In reaching this conclusion, we have found instructive the thoughtful discussion of our colleagues on the District of Columbia Circuit in Winpisinger v. Watson, 628 F.2d 133 (D.C.Cir.), cert. denied, 446 U.S. 929, 100 S.Ct. 1867, 64 L.Ed.2d 282 (1980).11 There, the court was faced with a claim of injury allegedly caused by the abuse of the power of incumbency. In that case, the plaintiffs, supporters of Senator Edward M. Kennedy in his quest for the presidential nomination of the Democratic Party, claimed that the abuse of the power of incumbency by members of President Carter's administration, including the power to hire federal employees on the basis of political affiliation, id. at 136, injured "plaintiffs' constitutional rights under the First and Fifth Amendments, as voters, contributors and participants in the process of Presidential nomination," id. at 135. The court, relying on both constitutional and prudential considerations, held that the plaintiffs lacked standing. With respect to constitutional concerns, the court determined that the plaintiffs had failed to demonstrate the requisite causal connection between the actions of the defendants and their alleged injury:
In the case before us, whether an appellant is viewed in the character of a voter, contributor, a noncontributing supporter or a candidate for a delegate post, a court would have to accept a number of very speculative inferences and assumptions in any endeavor to connect his alleged injury with activities attributed to appellees.
Id. at 139.
There are, of course, factual differences between this case and Winpisinger. As the Winpisinger court indicated (albeit in its discussion of prudential rather than constitutional concerns), this case deals with a single activity--political hiring--rather than a wide-range of actions by the incumbents. It also involves a single county, not a coordinate branch of the federal government. Id. at 141. But these differences, whatever their relevance with respect to prudential concerns,12 have little pertinence when assessing whether the plaintiffs have demonstrated the requisite causality between their alleged injury and the actions of a political incumbent. It is no easier to measure the effect of an incumbent's promises on the ebb and flow of the political tide in Cook County, Illinois than it is in any other political context.13
A plaintiff cannot assert injury to his viability as a candidate or his influence as a voter simply on the basis of the advantage--real or imagined--of incumbency. Such a course would require that we resolve "profound questions of political science that exceed judicial competence to answer...." LaFalce v. Houston, 712 F.2d 292, 294 (7th Cir.1983), cert. denied, 464 U.S. 1044, 104 S.Ct. 712, 79 L.Ed.2d 175 (1984).14 Tracing the appellees' asserted injury to the appellants' activity, see Simon, 426 U.S. at 41-42, 96 S.Ct. at 1925-26, must depend on more than the attempt of a federal court to take the political temperature of the body politic.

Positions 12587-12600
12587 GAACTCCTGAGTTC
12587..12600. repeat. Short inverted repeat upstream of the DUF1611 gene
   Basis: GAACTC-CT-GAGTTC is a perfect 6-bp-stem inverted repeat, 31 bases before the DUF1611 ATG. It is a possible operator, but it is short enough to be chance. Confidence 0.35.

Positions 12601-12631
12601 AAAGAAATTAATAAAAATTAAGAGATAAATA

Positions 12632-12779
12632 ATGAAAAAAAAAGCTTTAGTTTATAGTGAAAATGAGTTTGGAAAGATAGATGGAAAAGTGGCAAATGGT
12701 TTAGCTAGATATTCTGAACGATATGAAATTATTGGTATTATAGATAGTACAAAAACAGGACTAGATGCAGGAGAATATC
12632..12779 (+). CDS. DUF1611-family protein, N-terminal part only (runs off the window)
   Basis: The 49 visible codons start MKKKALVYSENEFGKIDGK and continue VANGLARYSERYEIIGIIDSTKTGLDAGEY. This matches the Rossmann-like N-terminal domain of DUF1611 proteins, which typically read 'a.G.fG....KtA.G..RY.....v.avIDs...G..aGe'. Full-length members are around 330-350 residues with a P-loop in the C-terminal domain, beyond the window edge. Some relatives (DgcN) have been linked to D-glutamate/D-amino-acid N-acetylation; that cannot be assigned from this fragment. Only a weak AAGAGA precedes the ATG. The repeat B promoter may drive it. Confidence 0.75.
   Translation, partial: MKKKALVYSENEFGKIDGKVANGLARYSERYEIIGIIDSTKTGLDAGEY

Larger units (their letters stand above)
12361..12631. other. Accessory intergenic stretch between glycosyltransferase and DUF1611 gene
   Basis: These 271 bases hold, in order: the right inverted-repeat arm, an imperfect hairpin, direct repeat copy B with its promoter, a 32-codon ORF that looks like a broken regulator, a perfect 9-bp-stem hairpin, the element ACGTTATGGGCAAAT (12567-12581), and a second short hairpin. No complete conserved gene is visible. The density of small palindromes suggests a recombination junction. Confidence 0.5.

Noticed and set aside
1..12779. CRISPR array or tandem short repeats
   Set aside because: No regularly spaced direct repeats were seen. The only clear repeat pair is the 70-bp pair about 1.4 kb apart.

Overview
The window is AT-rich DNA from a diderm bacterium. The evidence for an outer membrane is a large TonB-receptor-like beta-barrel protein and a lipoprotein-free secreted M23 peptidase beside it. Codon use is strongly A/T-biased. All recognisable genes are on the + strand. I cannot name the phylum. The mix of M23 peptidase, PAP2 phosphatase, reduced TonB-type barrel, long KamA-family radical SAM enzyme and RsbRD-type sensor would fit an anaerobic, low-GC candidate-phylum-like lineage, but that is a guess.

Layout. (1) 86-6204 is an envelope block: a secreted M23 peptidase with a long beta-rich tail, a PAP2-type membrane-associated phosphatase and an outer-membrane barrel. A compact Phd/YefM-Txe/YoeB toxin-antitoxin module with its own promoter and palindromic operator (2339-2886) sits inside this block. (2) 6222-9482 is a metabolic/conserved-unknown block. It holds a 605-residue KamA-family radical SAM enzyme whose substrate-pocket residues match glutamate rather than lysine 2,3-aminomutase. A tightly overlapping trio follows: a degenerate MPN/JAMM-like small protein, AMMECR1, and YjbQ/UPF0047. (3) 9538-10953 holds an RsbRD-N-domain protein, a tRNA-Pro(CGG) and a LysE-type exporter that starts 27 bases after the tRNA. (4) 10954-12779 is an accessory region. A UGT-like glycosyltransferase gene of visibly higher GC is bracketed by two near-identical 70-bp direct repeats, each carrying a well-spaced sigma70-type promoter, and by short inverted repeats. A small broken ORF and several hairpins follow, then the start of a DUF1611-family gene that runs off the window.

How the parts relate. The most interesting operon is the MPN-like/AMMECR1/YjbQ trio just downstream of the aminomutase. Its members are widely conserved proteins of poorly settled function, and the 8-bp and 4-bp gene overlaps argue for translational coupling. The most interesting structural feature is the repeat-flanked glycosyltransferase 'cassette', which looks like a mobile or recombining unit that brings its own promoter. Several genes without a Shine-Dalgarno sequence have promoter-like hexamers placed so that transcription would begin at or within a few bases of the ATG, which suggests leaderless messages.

Finally, a word of caution is necessary. Our holding today deals only with the plaintiffs' standing to attack the constitutionality of the defendants' hiring practices. Our holding does not address the substantially different question of whether the plaintiffs would have standing to attack the constitutionality of the coerced political work demanded of those already employed by the government as a condition of continued employment. This latter question obviously raises substantially different considerations. Therefore, we explicitly note that nothing in our holding today can be construed as affecting the continued validity of the Shakman decree.
Because we have determined that the plaintiffs do not have standing to assert the claim they bring to this court, we can proceed no further. Accordingly, the judgment of the district court is vacated and the case is remanded to the district court. Those aspects of the complaint which challenge the patronage hiring practice of the defendants are dismissed. The district court shall, in all other respects, retain jurisdiction.15
Appellees' motion for partial summary judgment as to the appellants' liability was granted on September 24, 1979. Shakman v. Democratic Org. of Cook County, 481 F.Supp. 1315 (N.D.Ill.1979). The remedy was left for later determination. On April 4, 1983, the district court entered the implementation order applicable to the hiring aspect of the case. Finding no just reason for delay, the district court ordered the entry of judgment pursuant to Fed.R.Civ.P. 54(b). Final judgment was thus entered as to the hiring practices of the consenting defendants who are before this court as the appellants. This court's jurisdiction is based on 28 U.S.C. Sec. 1291